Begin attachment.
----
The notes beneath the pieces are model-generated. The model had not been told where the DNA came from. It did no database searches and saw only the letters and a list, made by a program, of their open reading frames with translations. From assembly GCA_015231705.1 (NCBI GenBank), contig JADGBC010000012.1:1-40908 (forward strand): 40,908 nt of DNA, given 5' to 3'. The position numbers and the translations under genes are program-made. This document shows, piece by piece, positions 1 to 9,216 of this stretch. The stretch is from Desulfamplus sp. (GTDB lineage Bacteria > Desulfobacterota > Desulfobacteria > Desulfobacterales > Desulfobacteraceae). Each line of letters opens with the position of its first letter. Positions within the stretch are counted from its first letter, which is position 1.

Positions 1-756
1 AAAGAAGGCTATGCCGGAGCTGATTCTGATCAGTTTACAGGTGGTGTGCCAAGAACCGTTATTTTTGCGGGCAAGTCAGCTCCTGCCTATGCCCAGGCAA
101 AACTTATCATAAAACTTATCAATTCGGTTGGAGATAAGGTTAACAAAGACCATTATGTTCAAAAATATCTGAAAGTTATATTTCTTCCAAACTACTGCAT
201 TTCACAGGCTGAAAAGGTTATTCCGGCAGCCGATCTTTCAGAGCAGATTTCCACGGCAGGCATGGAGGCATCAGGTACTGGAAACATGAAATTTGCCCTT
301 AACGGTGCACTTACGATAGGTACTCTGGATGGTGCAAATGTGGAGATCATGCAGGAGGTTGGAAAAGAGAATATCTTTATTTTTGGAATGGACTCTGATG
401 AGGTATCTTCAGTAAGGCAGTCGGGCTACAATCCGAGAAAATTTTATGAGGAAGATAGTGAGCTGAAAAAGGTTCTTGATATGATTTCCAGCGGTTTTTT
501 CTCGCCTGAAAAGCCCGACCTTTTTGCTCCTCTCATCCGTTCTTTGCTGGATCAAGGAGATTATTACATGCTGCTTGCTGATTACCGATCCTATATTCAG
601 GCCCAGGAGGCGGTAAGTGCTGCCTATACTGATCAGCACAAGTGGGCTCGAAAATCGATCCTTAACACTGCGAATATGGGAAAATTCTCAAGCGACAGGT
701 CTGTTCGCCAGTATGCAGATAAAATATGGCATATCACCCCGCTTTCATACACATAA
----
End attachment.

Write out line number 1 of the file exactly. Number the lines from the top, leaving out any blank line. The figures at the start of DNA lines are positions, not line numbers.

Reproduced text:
The notes beneath the pieces are model-generated. The model had not been told where the DNA came from. It did no database searches and saw only the letters and a list, made by a program, of their open reading frames with translations. From assembly GCA_015231705.1 (NCBI GenBank), contig JADGBC010000012.1:1-40908 (forward strand): 40,908 nt of DNA, given 5' to 3'. The position numbers and the translations under genes are program-made. This document shows, piece by piece, positions 1 to 9,216 of this stretch. The stretch is from Desulfamplus sp. (GTDB lineage Bacteria > Desulfobacterota > Desulfobacteria > Desulfobacterales > Desulfobacteraceae). Each line of letters opens with the position of its first letter. Positions within the stretch are counted from its first letter, which is position 1.